Open Practices Covered in this Blog
I have written a number of posts on various aspects of openness since this blog was launched back in 2007, with posts in recent months covering topics such as protocols to support open services (“OpenSocial and the OpenSocial Foundation: Moves to W3C“); the implications of open licences (“Flickr and Creative Commons; Lessons from Open Source Software“) and moves towards open practices in the UK (“Report on Modernisation of Higher Education: Focus on Open Access and Learning Analytics“).
The LACE Compendium
I am currently working on the EU-funded LACE project. The LACE (Learning Analytics Community Exchange) project team members have a similar commitment to open practices to support of the project. As an example we agreed that the LACE Compendium, the project handbook which documents the policies and practices the team are taking in supporting the user engagement and dissemination aspects of the project, would be published under a Creative Commons licence.
The first version of the Compendium, which was published in April 2013, described our initial plans for the outreach work. This has been significantly updated in the light of experiences and feedback from team members. The latest version containing 45 pages which cover our strategies for user engagement, events and development of our network of policy makers and practitioners with interests in learning analytics. The document also describes approaches we are taking to measure the effectiveness of the strategies and concludes by summarising approaches for ensuring the sustainability of the project assets, including project deliverables, other project resources, the channels used in supporting the work and the communities themselves.
Why We Have Used a Creative Commons Licence
The team’s culture of openness, which includes use of a Creative Commons licence for the report, is not primarily an end in itself; rather such openness can provide tangible benefits including:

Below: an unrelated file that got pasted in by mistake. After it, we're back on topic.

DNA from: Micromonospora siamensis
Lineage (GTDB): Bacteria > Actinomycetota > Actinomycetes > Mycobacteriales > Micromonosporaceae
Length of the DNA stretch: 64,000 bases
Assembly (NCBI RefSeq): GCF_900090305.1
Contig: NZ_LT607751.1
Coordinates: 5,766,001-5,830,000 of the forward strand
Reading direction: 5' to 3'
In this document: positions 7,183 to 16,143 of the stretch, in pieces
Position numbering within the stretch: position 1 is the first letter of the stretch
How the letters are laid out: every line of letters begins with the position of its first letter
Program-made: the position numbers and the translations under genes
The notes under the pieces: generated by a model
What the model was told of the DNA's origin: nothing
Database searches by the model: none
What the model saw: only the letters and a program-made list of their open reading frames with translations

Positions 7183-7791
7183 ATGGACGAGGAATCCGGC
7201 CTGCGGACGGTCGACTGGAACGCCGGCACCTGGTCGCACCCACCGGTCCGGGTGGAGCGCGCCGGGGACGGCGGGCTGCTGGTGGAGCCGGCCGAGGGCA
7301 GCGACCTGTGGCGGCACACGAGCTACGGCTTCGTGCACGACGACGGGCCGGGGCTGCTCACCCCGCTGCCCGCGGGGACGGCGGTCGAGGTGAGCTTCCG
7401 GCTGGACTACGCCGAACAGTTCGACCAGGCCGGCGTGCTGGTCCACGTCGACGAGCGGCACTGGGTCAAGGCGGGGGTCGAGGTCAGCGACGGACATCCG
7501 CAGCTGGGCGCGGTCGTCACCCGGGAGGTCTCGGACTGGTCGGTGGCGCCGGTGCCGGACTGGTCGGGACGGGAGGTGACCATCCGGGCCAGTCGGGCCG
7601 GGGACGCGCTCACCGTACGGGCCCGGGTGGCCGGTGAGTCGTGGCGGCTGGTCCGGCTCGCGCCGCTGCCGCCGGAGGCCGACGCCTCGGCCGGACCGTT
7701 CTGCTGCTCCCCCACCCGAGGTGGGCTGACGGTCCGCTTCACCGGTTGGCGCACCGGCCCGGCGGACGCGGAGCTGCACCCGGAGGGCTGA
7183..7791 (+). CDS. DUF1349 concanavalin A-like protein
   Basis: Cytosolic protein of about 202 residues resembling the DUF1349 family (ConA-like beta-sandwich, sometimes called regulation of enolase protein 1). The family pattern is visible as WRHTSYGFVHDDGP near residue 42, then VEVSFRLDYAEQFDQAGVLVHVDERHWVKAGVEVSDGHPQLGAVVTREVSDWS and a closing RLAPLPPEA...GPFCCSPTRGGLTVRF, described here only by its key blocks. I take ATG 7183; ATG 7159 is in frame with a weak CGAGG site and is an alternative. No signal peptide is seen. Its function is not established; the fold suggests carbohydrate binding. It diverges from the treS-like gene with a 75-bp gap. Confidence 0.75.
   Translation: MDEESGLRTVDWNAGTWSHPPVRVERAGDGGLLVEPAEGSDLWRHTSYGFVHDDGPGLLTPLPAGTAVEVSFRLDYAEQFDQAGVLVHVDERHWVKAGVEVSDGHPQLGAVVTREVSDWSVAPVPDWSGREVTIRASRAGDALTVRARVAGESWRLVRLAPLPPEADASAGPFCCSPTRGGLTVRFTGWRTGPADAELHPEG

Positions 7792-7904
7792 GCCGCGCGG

- Encouraging feedback on the document, since others who may wish to reuse the content should benefit from feedback.
- Enabling others to use the document, thus saving effort from having to develop similar project documentation.
- Allow others to build on the documentation should there be changes to the project team.
- Support the long term preservation of the project’s resources by minimising legal and licences barriers to reuse of content.
- To enhance the reputation of the project team.
There are resource implications associated with the implementation of open practices and, in keeping with a culture of openness, it is appropriate to acknowledge such implications as well as highlighting the potential benefits of providing Creative Commons licences for project deliverables.
Unlike the value criteria for copyrighted resources (making money) the value in the project team’s resources lies primarily in their reuse, the feedback we receive and embedding of the resources and the ideas across the community. Feel free, therefore, to reuse this report and our other deliverables. Your feedback is, of course, encouraged.